Trade-offs: N. Utes reaped benefits and woes from white settlers

N. Utes reaped benefits and woes from white settlers

Published: Sunday, Feb. 24 2002 12:00 a.m. MST

Clifford Duncan of the Northern Ute Tribe rides a horse during the opening ceremonies, which showcased Utah's Utes, Goshutes, Shoshones, Paiutes and Navajos.

Stuart W. Johnson, Deseret News

FORT DUCHESNE — In Mexico, they speak of "The Black Legend" and "The White Legend."

The Black Legend is a dark one, telling how the Spaniards destroyed the noble Aztec culture and replaced it with a culture of self-indulgence based on the European model.

The White Legend spins things the other way. The Spaniards brought the wonders of the world to a primitive people and ushered them into modern civilization.

Utah's Northern Utes have similar discussions.

The Uintah Utes (as they're sometimes called) once made their homeland in Utah Valley. And so more than other tribes they had the good fortune — and misfortune — of living near a group of immigrants intent on modernizing the American West.

And in that exchange, the tribe feels it has come out both winning and losing.

"The negative influences come to mind first," said Forrest Cuch, director of the state's Division of Indian Affairs and a member of the Ute Tribe. "Alcoholism and other drugs come to mind. Bad diet — sugar, lard, white flour. The pollution of the air and the earth haven't helped.

"As for good influences, I think of education — when provided appropriately, clean technology and modern techniques in art that the Indians have adopted and enhanced."

For generations, being a Ute has meant living with many trade-offs. The tribe's history, in fact, is a tale of accommodation and forced compromise.

The state is named for the Utes, or Yutas, a name derived from Spanish that many say once meant "meat eaters." After several skirmishes with the Utes, the western "Euro-American" immigrants persuaded President Abraham Lincoln to sign a decree moving the Utes out of the Provo Valley and into the Uinta Basin. Today, the Northern Utes number slightly more than 3,000 and oversee 1.3 million acres of trust land.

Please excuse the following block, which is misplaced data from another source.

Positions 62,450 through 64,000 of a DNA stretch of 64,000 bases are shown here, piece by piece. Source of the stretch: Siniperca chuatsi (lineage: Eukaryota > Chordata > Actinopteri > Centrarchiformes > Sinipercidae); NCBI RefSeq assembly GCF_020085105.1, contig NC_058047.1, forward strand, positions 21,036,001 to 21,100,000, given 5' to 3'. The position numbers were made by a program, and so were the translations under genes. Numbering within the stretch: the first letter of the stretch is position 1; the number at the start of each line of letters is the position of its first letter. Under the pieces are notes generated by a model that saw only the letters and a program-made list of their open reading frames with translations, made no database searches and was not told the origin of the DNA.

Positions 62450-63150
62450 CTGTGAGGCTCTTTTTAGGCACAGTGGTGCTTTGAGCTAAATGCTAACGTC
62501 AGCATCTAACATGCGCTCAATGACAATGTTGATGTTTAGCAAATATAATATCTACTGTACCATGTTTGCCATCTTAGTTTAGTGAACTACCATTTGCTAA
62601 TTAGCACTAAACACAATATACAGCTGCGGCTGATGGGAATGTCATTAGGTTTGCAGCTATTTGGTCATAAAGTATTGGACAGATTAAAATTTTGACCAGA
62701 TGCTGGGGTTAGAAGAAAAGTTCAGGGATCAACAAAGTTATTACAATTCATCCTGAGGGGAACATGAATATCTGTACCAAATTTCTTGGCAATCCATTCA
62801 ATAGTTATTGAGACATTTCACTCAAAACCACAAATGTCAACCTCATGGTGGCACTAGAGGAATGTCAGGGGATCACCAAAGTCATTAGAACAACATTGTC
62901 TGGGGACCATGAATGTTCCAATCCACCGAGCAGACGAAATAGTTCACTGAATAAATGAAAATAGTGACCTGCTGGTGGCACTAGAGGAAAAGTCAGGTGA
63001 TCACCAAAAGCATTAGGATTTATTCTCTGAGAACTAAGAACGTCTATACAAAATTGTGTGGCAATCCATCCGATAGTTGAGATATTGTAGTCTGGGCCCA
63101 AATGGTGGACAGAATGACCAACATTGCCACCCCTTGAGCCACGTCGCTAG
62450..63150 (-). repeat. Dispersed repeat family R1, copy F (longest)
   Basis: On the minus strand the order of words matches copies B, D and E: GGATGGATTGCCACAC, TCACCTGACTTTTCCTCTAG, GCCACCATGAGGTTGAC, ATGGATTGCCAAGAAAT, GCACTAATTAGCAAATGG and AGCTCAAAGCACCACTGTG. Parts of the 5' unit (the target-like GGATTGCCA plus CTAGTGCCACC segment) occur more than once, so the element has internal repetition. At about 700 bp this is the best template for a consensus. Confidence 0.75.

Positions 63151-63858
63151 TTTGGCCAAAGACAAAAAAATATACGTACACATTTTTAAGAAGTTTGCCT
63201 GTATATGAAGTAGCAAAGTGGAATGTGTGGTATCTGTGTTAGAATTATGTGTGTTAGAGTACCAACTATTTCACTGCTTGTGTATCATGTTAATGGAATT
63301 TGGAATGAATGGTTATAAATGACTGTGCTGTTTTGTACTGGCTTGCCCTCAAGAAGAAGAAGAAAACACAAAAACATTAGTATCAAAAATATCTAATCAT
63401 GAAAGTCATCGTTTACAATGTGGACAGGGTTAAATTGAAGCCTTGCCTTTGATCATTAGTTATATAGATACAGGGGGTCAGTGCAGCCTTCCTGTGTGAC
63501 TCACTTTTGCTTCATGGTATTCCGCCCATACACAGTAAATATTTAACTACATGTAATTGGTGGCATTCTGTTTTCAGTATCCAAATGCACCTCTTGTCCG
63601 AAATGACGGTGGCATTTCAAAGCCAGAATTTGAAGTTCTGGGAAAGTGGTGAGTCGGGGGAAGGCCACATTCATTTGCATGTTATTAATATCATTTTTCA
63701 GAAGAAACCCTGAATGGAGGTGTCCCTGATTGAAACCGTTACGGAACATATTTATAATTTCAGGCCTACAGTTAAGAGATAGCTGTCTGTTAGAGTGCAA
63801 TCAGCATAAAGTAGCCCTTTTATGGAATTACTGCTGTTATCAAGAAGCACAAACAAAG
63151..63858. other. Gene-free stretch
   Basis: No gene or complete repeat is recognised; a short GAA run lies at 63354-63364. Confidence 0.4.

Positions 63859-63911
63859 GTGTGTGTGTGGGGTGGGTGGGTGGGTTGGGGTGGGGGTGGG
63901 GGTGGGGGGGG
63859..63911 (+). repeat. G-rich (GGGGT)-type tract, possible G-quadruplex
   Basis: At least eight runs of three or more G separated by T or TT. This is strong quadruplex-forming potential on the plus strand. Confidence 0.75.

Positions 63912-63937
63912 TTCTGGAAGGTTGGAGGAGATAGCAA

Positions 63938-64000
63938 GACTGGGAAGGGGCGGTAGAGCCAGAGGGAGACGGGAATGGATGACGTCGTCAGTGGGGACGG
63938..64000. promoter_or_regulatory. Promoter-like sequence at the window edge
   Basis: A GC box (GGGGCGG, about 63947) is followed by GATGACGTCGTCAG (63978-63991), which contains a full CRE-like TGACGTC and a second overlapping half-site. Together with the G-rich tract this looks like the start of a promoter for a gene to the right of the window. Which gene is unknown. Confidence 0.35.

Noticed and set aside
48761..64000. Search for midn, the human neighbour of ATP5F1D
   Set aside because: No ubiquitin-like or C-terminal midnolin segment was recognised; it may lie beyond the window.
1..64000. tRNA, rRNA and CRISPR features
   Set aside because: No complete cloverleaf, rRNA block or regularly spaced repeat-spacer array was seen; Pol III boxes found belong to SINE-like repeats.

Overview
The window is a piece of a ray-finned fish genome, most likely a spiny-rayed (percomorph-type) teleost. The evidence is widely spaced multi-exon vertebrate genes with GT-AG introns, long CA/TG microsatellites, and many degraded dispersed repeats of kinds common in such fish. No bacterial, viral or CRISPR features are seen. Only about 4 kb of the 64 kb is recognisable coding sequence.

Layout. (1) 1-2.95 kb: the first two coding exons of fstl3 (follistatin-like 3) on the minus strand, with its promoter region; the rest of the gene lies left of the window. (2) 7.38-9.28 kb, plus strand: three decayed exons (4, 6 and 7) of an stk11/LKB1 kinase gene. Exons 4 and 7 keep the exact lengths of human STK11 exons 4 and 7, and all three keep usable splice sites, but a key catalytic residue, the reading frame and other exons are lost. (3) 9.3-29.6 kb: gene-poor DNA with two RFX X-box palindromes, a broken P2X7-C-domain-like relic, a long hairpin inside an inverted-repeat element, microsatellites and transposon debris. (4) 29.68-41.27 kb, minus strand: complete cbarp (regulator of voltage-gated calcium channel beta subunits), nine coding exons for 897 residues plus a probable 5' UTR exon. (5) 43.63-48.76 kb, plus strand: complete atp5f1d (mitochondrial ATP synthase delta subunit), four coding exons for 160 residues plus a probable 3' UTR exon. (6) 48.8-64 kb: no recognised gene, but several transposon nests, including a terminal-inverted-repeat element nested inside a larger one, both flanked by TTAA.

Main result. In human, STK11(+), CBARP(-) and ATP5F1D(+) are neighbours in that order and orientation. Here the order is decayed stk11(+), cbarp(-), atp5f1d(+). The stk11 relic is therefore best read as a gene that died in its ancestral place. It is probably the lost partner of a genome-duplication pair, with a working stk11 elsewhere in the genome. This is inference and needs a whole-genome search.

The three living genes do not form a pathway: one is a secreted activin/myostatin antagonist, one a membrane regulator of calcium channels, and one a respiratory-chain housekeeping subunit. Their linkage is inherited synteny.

In an essay for the book "A History of Utah's American Indians," Ute writer Clifford Duncan summed up the current state of affairs this way:

"Even though the Ute Tribe is one of the major economic contributors to the Uinta Basin and the state, the tribe experiences the lingering problems associated with having been proclaimed sovereign yet not being treated as such by the county, state and federal entities. . . . In the past, national politics and economic trends have determined what is good for the Utes. Now, a different approach is needed, based upon the needs and desires of the Ute people."

On the Ute reservation at Fort Duchesne, Larry Cesspooch, public relations officer for the tribe, feels the frustrations of being "sort of sovereign." He also feels, in a very personal way, the tension between the "old" ways and the "new" ways.

Without the advent of the "modern world," he would never have found his passion: documentary filmmaking. But it is also the modern world that has wiped out so many of the things he'd love to capture on film.

"When I was young, I wanted to be a hippy," Cesspooch said. "I wanted to be with the right people, smoke the right stuff. Then I went to Vietnam and my true heritage was all I had to hold on to. I think the heart, mind and spirit of the Ute people are the same as they have always been. Only the objects around them have changed."

To drive the point home, Cesspooch gave a Deseret News reporter a guided tour of the reservation. The tour began with lunch in the deli section of the Ute-run supermarket. Maxine Natchees and Madeleine Martinez were there. On the outside, they looked like two "club ladies" pausing for lunch. But on the inside, the club they belonged to was a very ancient one.

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